Blake Grossman
Blake Grossman, who built up an exchange traded fund powerhouse in iShares, called for traditional asset managers to invest in innovations such as direct indexing © Daniel Acker/Bloomberg

One of the pioneers of exchange traded funds said traditional asset managers must embrace innovations such as simple bespoke portfolios and give up on a “fantasy land” belief in a comeback for active fund management.

Blake Grossman worked at Barclays Global Investors for more than two decades, helping build a powerhouse in exchange traded funds known as iShares, where he served as chief executive from 2002. When BlackRock bought BGI, including iShares, in 2009, Grossman became a vice-chair, until he left the asset manager in 2011.

Now a managing partner at fintech venture capital firm ThirdStream Partners, he said many asset managers were living in the past.

“Outside of a few firms, the asset management industry has been resistant to change and embracing technology and innovation,” Grossman told the Financial Times. “Hope springs eternal that a new era of fundamental active management outperformance will return. It’s fantasy land.”

Direct indexing — a form of bespoke off-the-shelf investment that has been a niche for the ultra-wealthy — is the latest trend to challenge asset managers.

It allows investors to own a group of stocks that mimics the performance of an established index while managing tax losses and customising around, for example, environmentally-conscious goals to form personalised portfolios.

Grossman said established investment houses must adapt to the phenomenon. “A lot of assets are tied up in traditional, actively managed and underperforming strategies that should be invested elsewhere,” he said. Asset managers should “develop a direct indexing presence, or outsource that capability”, he added.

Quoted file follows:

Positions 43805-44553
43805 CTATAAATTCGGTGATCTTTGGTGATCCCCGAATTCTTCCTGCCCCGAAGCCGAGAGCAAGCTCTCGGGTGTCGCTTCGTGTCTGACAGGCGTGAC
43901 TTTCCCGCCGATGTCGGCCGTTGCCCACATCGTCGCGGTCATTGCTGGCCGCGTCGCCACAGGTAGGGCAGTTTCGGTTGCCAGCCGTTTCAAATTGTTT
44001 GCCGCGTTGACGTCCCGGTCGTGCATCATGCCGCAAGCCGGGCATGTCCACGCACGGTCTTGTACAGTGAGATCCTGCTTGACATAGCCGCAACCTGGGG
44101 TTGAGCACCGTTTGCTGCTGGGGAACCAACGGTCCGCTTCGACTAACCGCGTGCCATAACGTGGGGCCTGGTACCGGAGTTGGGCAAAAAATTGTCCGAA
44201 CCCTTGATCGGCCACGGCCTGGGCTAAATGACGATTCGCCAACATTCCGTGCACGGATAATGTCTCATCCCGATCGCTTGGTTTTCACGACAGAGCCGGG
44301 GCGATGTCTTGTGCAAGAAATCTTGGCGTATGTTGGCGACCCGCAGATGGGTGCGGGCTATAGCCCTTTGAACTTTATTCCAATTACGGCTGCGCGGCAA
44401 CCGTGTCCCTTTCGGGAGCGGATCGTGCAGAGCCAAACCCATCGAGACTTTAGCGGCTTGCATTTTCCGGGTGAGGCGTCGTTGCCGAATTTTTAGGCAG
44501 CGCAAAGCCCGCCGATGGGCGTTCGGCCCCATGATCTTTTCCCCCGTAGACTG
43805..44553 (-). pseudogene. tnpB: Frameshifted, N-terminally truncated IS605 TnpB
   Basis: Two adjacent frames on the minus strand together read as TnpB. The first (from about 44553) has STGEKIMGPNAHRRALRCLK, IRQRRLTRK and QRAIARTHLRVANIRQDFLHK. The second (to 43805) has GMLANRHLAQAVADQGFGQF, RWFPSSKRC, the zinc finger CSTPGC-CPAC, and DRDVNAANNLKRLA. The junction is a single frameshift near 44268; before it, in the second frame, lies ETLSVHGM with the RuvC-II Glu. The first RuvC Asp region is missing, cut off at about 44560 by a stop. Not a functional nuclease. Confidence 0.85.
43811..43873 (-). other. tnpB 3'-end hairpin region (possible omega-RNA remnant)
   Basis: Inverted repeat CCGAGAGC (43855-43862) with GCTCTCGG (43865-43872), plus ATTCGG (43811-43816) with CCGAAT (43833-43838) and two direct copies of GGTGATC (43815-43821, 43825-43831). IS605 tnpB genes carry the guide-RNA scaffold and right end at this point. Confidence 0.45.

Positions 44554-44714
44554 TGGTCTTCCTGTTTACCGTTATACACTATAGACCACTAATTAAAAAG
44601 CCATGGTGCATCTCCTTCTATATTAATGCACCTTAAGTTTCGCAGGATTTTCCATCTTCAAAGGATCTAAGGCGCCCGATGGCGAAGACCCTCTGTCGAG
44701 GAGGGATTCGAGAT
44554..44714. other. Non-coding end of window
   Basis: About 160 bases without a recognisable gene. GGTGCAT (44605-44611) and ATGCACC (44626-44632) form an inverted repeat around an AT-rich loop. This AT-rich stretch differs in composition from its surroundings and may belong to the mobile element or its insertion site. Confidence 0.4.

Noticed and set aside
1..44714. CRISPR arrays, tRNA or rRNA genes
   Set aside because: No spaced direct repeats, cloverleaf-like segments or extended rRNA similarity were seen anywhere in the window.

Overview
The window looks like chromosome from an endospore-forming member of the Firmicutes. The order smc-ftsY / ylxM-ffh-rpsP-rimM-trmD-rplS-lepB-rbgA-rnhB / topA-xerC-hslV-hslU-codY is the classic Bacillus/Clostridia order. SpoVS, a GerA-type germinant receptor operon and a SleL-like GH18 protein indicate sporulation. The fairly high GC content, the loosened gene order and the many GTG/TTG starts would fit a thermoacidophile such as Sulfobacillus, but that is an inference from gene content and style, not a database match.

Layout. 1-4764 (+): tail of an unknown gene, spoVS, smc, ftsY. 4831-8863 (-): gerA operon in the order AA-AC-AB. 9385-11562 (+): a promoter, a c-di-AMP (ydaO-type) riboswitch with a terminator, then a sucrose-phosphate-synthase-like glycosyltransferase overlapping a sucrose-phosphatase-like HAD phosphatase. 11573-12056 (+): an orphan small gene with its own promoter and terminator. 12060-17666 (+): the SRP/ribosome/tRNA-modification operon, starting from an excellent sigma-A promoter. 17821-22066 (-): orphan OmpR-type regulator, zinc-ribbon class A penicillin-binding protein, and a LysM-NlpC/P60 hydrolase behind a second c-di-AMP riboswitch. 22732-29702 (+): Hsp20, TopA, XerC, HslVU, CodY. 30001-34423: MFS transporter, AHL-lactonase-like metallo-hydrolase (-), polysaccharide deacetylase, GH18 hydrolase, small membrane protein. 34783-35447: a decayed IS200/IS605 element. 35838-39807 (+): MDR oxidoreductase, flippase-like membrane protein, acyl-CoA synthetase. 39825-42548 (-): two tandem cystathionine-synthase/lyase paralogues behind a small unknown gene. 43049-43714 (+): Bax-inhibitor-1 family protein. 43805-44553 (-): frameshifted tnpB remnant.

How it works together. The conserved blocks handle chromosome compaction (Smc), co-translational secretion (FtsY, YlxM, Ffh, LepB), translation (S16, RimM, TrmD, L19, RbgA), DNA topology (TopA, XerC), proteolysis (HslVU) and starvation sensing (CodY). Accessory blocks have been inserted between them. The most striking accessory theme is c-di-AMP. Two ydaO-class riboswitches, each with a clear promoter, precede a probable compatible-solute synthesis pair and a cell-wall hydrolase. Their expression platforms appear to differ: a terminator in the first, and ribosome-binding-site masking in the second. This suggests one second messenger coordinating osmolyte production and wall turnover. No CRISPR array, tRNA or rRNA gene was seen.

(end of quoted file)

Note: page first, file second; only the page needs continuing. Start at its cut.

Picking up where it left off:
During the past year, Vanguard, JPMorgan, BlackRock and Morgan Stanley have bought companies involved in direct indexing, which is gaining a wider audience thanks to vanishing trading costs and the ability to own fractional shares of expensive stocks. This enables financial advisers to create portfolios quickly and update them continuously for clients.  

“The cost and complexity of doing this before was very high, and now technology is making this approach available to more investors,” said Grossman. “Custom indexing will be a core part of how investing looks in the future. It will reflect personal themes and the values of investors and will also reflect their tax situations more efficiently than a mutual fund or an ETF.”

In a recent report, Cerulli Associates said it expected direct indexing to grow at an annualised rate of more than 12 per cent over the next five years, from total assets of $362bn at the end of 2020. The consulting firm also projected direct indexing to eclipse the pace of expansion for mutual funds and ETFs and other traditional financial products.

“Asset managers are acquiring direct indexing providers, introducing proprietary solutions to market, and applying direct indexing to new asset classes,” said Tom O’Shea, director of managed accounts at Cerulli. “Unlike mutual funds or ETFs, direct indexing provides individual portfolios with greater control to harvest gains and losses at the individual security level, while staying in risk and tracking error bands.”

Mutual funds and ETFs will remain an important part of the portfolio mix for many investors, Grossman said. But he added: “A significant percentage of what is in index mutual funds and ETFs can be productively converted into custom portfolios. Over time, this is not just 5 or 10 per cent.”

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